There was the trailer park in Randall and the park in Warnerville but they were both before I was old enough to remember them. There was the house near Hindsville that burned to the ground taking everything with it, I also was to young to remember this place.
The first place I do remember was Mineral Springs Road across the driveway from my Grandparents. Some sort of deal was struck and my parents had use of the land to put that trailer on. My father somehow got a full basement built and put the trailer on top of that. We had a picture window in the front of the basement that was a large 6’x6′ window from a barn. It had wires in the glass to reinforce things, not what the average family would have had. We lived here a period of seven years over two separate stays.
From there we moved to Route Twenty outside Carlisle,  this place had a big walk in pantry and a dug well in the backyard that was about ten feet across and stuck up about four feet above ground level. We had two dogs there first a Sheltie that drove me nuts and eventually ran away, then a German Shepherd that walked into the yard one day and stayed. The shepherd was a great dog that would protect us kids from anyone it thought might try to hurt us.
We moved to Esperance next in the house next to Jim Gage’s law office and lived there until Dad got a job down near Hudson.
Next was a rented place outside Valatie with a big porch all the way across the front of the house. The back of the house had a seven room addition that was removed with a bulldozer and when we moved in there were still spots where you could look out through the wall and see daylight. There was a furnace that had been converted from coal to oil and my father converted it to wood with a grate and we burned scrap wood and trees to keep the place warm. There were five bedrooms and a bathroom on the second floor, as well as a door that opened to where the addition had been but was just a big step down to nowhere now. On the first floor we had a large kitchen and dining room with a breakfast nook. In the entrance way was a large metal grate that sat on top of the furnace and the heat gravity fed up from there to the entire house. There was also a living room with a fireplace in it and nice wood working throughout. Down front near the road was a set of slate steps and hitching posts for horses.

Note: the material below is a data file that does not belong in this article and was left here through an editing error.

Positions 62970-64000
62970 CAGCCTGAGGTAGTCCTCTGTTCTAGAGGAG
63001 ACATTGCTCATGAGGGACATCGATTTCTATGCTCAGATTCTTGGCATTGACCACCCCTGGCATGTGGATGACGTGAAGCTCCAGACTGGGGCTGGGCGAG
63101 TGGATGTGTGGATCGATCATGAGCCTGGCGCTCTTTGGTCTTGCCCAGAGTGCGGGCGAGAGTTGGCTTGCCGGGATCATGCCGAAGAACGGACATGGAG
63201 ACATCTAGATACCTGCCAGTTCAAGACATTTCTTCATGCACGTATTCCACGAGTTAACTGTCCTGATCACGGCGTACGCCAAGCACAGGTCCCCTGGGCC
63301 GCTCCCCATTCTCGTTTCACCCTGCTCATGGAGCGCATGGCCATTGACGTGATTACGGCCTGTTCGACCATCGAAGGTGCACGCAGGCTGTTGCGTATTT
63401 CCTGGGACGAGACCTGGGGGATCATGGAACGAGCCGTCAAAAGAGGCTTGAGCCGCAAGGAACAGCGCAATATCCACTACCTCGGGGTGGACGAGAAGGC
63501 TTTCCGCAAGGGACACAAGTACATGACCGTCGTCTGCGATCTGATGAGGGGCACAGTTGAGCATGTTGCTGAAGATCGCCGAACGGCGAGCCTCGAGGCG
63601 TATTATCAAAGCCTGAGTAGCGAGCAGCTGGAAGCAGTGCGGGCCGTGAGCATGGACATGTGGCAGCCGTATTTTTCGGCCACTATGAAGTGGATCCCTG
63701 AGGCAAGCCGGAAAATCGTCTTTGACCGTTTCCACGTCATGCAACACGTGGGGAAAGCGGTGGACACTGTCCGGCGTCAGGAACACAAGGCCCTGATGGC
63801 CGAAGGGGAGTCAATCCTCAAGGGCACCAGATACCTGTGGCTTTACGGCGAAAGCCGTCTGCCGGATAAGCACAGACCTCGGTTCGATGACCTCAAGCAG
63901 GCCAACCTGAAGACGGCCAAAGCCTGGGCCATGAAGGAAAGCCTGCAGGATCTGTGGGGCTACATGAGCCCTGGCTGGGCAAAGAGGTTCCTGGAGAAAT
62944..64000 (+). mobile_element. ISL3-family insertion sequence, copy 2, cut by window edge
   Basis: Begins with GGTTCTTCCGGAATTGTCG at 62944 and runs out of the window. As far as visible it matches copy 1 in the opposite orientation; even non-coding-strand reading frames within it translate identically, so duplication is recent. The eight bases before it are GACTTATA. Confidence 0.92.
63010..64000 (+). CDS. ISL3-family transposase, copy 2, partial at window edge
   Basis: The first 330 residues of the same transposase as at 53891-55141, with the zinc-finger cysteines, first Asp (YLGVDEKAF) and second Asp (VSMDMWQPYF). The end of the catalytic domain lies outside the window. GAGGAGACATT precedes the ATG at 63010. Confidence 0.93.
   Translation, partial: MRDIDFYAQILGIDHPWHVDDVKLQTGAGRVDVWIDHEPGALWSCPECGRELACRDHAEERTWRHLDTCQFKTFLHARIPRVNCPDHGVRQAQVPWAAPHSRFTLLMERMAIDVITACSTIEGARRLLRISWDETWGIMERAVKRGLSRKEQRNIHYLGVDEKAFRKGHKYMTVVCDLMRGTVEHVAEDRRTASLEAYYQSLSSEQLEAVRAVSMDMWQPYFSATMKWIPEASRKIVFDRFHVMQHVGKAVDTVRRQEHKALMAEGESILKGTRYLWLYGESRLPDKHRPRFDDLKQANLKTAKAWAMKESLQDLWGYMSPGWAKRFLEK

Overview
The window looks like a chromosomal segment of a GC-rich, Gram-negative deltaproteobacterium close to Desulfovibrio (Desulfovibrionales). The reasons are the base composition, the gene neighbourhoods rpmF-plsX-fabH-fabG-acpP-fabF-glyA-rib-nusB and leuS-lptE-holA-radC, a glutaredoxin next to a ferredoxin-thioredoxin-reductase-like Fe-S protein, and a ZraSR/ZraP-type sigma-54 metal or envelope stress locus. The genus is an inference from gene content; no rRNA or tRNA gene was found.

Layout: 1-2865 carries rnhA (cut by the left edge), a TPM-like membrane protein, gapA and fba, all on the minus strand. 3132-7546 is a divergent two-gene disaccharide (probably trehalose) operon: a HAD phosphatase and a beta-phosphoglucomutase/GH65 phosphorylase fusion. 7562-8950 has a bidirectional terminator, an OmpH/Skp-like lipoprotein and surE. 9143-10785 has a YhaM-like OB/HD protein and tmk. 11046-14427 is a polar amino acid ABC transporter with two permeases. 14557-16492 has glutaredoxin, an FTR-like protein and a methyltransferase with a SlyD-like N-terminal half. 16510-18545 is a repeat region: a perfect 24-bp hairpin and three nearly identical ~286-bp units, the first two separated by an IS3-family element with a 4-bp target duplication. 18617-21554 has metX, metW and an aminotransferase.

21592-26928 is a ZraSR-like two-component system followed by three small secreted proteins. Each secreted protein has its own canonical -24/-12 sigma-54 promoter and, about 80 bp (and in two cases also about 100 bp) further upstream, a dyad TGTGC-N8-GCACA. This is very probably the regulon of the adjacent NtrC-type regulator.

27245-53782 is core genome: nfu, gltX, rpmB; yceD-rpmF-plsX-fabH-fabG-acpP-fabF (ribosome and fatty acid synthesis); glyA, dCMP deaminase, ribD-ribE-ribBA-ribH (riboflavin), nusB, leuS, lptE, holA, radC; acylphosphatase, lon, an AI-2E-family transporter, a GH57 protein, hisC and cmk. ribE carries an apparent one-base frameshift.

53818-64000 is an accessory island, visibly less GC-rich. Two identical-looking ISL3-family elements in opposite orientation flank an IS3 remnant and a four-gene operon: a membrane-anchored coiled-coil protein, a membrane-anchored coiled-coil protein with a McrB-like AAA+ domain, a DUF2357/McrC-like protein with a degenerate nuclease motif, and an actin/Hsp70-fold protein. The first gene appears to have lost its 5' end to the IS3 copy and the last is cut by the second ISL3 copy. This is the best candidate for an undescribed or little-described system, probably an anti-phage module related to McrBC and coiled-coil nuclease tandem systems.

The next move was rented farm house, near Carlisle. We lived here for a couple of months and then moved again. The rent didn’t get paid and I think my parents church stepped in to help out, those were dark days.
Next was a house in Richmondville we stayed here for about three months, my mother still is upset about losing the deposit on this one because the oil tank was empty when we left, it was also empty when we moved in but they never checked it.
This time back to Mineral Springs Road, this was the shorter of the two stays here and we eventually moved one last time.